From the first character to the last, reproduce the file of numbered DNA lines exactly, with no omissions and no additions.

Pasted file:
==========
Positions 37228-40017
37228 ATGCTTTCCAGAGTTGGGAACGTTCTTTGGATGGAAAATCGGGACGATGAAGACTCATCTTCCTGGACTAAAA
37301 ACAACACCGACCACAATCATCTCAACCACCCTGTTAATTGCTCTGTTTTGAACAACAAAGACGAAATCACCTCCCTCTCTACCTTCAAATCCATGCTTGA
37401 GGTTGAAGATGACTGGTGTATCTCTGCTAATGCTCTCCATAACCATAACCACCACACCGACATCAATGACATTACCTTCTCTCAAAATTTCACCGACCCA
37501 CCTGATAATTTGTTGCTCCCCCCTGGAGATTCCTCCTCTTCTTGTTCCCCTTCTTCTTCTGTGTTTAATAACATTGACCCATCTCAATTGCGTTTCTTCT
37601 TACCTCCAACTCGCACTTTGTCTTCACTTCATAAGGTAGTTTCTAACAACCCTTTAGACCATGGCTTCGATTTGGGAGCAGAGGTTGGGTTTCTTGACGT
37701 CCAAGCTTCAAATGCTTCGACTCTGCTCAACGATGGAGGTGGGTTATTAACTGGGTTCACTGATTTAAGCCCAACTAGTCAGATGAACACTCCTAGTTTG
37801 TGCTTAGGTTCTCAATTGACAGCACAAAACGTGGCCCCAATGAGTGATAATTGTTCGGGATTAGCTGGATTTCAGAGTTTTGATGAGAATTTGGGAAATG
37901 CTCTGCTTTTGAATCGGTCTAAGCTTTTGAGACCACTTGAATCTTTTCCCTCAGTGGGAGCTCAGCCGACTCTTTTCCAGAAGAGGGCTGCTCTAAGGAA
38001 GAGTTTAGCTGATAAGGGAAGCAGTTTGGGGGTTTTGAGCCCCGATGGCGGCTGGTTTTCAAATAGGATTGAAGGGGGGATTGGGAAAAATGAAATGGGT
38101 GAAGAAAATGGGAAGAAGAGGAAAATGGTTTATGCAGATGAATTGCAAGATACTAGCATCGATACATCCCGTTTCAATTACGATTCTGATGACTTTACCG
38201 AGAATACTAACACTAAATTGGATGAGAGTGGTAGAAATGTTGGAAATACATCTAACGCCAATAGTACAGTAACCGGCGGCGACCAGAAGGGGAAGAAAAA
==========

Positions 37228-40017
37228 ATGCTTTCCAGAGTTGGGAACGTTCTTTGGATGGAAAATCGGGACGATGAAGACTCATCTTCCTGGACTAAAA
37301 ACAACACCGACCACAATCATCTCAACCACCCTGTTAATTGCTCTGTTTTGAACAACAAAGACGAAATCACCTCCCTCTCTACCTTCAAATCCATGCTTGA
37401 GGTTGAAGATGACTGGTGTATCTCTGCTAATGCTCTCCATAACCATAACCACCACACCGACATCAATGACATTACCTTCTCTCAAAATTTCACCGACCCA
37501 CCTGATAATTTGTTGCTCCCCCCTGGAGATTCCTCCTCTTCTTGTTCCCCTTCTTCTTCTGTGTTTAATAACATTGACCCATCTCAATTGCGTTTCTTCT
37601 TACCTCCAACTCGCACTTTGTCTTCACTTCATAAGGTAGTTTCTAACAACCCTTTAGACCATGGCTTCGATTTGGGAGCAGAGGTTGGGTTTCTTGACGT
37701 CCAAGCTTCAAATGCTTCGACTCTGCTCAACGATGGAGGTGGGTTATTAACTGGGTTCACTGATTTAAGCCCAACTAGTCAGATGAACACTCCTAGTTTG
37801 TGCTTAGGTTCTCAATTGACAGCACAAAACGTGGCCCCAATGAGTGATAATTGTTCGGGATTAGCTGGATTTCAGAGTTTTGATGAGAATTTGGGAAATG
37901 CTCTGCTTTTGAATCGGTCTAAGCTTTTGAGACCACTTGAATCTTTTCCCTCAGTGGGAGCTCAGCCGACTCTTTTCCAGAAGAGGGCTGCTCTAAGGAA
38001 GAGTTTAGCTGATAAGGGAAGCAGTTTGGGGGTTTTGAGCCCCGATGGCGGCTGGTTTTCAAATAGGATTGAAGGGGGGATTGGGAAAAATGAAATGGGT
38101 GAAGAAAATGGGAAGAAGAGGAAAATGGTTTATGCAGATGAATTGCAAGATACTAGCATCGATACATCCCGTTTCAATTACGATTCTGATGACTTTACCG
38201 AGAATACTAACACTAAATTGGATGAGAGTGGTAGAAATGTTGGAAATACATCTAACGCCAATAGTACAGTAACCGGCGGCGACCAGAAGGGGAAGAAAAA